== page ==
Posts Tagged network
📅 February 13, 2018
Suppose you want to maintain a list of users allowed to login to an FTP server but you do not want to create user accounts for them on the Linux system. The FileZilla server has this feature built in, so is there are way to specify usernames and their passwords for FTP users in ProFTP?
One way is to use a MySQL database that ProFTP checks for allowed users. If a user is listed in the database, then he is allowed to log in.
This might sound like overkill. Why use a full-fledged relational database for FTP? Actually, you can much, much more than manage logins. Every aspect of the FTP session can be recorded and analyzed using a database. Uploads, IP addresses, last logins, login history, access count, upload/download quotas, and more are possible. Almost anything you want to record about your users is possible with ProFTP and a database, such as MySQL.
This article shows how to set up ProFTP to access a MySQL database that lists users allowed to log in without needing to create user accounts on a Linux Mint system.
With the virtual environment set up and the default ProFTP server running, let’s configure ProFTP to serve two virtual FTP hosts that allow anonymous logins each.
📅 February 6, 2018
FTP might have been around for a long time, but it remains a superb way to transfer files on a private LAN.
Fast and easy to set up, FTP (File Transfer Protocol) is something worth considering if you host files that must be accessed by nodes on your network. A local Ubuntu repository? Quick storage sharing? Maybe you need a quick and easy way to anonymously upload and download files from within Nemo or Filezilla? FTP can be configured for a variety of uses.
“But, but, but…FTP is not secure! Why would I use that?”
Yes, plain FTP transfers password and data for the viewing of anyone sniffing the network, but we are talking about a private LAN under your control. No Internet access. Of course, FTP traffic can be encrypted using SSL/TLS or SSH in order to make FTP secure.
For this project, we are going to use ProFTP to set up two virtual FTP servers in a Linux Mint virtual machine (VirtualBox) that allow anonymous logins and use SSL certificates for encryption. In addition, the ftp data will be stored on its own virtual hard drive. The practice gleaned here can be applied to real hardware.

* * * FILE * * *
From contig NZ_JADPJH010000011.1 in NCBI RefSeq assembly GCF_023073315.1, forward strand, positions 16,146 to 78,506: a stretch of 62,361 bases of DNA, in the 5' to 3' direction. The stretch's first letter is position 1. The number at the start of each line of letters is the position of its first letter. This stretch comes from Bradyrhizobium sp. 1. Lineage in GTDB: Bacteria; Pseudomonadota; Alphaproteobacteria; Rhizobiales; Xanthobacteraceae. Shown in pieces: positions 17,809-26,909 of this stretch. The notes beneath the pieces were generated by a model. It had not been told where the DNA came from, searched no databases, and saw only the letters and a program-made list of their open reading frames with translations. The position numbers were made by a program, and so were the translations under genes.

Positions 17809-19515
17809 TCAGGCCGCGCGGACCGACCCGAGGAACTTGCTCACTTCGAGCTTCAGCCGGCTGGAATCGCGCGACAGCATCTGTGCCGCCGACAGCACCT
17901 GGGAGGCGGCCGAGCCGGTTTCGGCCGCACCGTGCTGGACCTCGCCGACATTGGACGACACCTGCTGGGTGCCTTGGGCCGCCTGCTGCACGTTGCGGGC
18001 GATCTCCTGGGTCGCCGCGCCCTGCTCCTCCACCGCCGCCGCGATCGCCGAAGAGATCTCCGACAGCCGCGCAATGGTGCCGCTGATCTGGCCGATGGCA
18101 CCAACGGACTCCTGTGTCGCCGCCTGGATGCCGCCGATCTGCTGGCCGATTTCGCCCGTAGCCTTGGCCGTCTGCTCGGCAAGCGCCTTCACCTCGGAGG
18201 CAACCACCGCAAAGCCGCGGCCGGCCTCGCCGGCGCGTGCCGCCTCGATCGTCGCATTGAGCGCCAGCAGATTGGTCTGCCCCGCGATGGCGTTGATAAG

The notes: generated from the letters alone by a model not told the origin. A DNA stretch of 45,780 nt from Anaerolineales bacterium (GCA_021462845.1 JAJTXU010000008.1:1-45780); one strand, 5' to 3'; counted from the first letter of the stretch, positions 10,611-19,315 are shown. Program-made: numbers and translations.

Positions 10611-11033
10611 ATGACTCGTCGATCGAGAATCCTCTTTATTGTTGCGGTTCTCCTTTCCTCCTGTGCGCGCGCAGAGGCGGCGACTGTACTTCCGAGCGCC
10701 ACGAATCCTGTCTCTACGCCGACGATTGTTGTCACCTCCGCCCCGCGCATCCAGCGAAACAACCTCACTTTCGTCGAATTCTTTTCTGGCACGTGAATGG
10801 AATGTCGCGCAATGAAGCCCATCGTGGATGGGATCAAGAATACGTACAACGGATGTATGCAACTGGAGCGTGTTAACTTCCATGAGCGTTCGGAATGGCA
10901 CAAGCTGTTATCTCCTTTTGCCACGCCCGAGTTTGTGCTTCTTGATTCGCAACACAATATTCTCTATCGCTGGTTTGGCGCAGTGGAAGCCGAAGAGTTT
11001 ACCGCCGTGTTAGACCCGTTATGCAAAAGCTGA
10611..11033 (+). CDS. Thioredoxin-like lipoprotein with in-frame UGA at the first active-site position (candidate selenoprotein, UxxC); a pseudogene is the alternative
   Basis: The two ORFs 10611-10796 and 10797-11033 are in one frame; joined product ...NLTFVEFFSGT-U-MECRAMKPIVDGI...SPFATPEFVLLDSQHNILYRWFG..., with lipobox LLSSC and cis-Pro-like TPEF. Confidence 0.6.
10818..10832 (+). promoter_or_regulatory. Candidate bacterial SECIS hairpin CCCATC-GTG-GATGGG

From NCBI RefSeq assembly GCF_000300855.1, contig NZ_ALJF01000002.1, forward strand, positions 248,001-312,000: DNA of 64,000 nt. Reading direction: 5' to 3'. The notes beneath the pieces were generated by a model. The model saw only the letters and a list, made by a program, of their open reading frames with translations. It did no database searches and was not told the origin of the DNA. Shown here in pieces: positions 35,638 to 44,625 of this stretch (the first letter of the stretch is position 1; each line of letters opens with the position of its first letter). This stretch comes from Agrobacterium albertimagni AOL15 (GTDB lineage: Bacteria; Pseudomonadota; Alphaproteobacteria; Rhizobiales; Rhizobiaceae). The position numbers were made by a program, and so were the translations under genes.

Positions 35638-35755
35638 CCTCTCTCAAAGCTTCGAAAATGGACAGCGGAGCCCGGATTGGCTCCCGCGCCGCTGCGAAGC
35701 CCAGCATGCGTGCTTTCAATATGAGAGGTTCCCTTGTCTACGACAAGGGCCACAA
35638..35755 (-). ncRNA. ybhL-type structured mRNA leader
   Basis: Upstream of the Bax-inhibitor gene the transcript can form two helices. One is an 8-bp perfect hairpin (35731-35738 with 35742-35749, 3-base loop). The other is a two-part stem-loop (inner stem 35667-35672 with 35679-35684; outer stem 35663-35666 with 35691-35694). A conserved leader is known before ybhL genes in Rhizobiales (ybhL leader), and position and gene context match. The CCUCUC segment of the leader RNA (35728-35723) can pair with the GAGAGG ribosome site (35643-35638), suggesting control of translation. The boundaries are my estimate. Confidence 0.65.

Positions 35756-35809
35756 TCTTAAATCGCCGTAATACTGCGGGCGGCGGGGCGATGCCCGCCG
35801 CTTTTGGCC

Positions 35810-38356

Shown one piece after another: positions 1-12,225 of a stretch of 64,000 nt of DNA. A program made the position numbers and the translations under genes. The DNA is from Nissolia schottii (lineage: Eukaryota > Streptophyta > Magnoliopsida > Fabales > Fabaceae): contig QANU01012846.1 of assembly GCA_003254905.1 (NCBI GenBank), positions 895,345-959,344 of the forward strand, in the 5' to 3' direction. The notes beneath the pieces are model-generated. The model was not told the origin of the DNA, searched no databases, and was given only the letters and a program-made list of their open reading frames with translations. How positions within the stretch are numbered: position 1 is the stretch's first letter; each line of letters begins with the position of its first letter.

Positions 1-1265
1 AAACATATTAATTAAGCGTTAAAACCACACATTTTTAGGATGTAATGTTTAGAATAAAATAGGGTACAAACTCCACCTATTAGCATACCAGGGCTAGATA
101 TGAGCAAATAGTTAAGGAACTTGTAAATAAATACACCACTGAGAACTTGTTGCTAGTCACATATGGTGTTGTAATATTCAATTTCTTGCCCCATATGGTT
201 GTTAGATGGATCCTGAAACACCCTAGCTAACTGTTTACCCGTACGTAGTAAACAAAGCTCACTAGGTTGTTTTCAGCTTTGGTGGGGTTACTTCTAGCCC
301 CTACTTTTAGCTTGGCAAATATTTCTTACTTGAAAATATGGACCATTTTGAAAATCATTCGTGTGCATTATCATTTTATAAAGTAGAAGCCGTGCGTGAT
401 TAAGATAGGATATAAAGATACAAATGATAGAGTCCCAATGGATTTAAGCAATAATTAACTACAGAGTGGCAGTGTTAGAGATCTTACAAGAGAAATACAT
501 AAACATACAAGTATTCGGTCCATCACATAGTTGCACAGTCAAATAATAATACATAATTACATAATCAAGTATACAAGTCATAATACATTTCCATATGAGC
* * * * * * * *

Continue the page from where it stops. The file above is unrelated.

Ready? Here is how it’s done.
📅 January 25, 2017
USB 3.0/3.1 is fast enough to accommodate almost any external device at full speed. This includes network adapters.
Need an extra RJ-45 network port on your system? Do you have a portable netbook or laptop that you need to plug into a LAN quickly?
The Plugable USB 3 ethernet adapter is a small device that allows you to connect a computer to a LAN through a USB port. It offers full duplex throughput up to gigabit speeds if connected to a USB 3.0/3.1 port. And best of all, it is 100% plug-and-play compatible with Linux.
Here are my results after using this device with Linux Mint 18.1 and USB 2/3/3.1.
📅 January 7, 2017
Do you have a few spare network interface cards?
Want to increase your local network throughput and handle more traffic?
Link aggregation, or bonding, is a technique that combines two or more network interface cards (NICs) into a single virtual network interface for greater throughput.
For example, two gigabit NICs result in 2 Gbps throughput. Three gigabit NICs allow 3 Gbps throughput. Four allow 4 Gbps, and so on. While these are theoretical maximum values and other factors affect network transfer rates, the point is that multiple network cards acting as a single “card” can transfer more data at a time. As an example, more users can access the same server simultaneously without seeing any noticeable drop in transfer speeds.
Linux supports link aggregation out of the box with only a few modifications. Regular, inexpensive network cards and switches can be used, so there is no need to purchase expensive, specialized hardware. This allows you to reuse existing hardware that you might already have on hand. And yes, it works well.
While link aggregation has worked in the past, newer Linux distributions tend to change a few things, so older setup techniques need revision. This is the case with Linux Mint 18.1. For details regarding the benefits of link aggregation, please have a look at the article describing link aggregation in Linux Mint 17 and Xubuntu 14.04 (July 12, 2014). The information is still relevant.
Link aggregation works well in Linux Mint 18.1, but a few changes are needed in order to make it work. However, it is easier than expected!
If yes, then you can put your spare hardware to good use to increase the speed of your LAN and increase its fault tolerance. Link aggregation, also known as port trunking or bonding, lets you pair a group of network cards together so they operate as a single, faster logical network card.
Despite the intimidating name, link aggregation in Linux is inexpensive, simple to set up, and supported natively. No need for special vendor drivers or program recompilation. Once set up and running, operation is transparent to programs. Just use the network like you normally would.
This article shows how to set up link aggregation in Linux Mint 17 and Xubuntu 14.04 using everyday, consumer-grade gigabit networking hardware. Stuff you might already have. Nothing fancy, complex, or exotic. Throughput boosts from 1 Gb/s to 2 Gb/s or 3 Gb/s depending upon the number of network cards and ports used.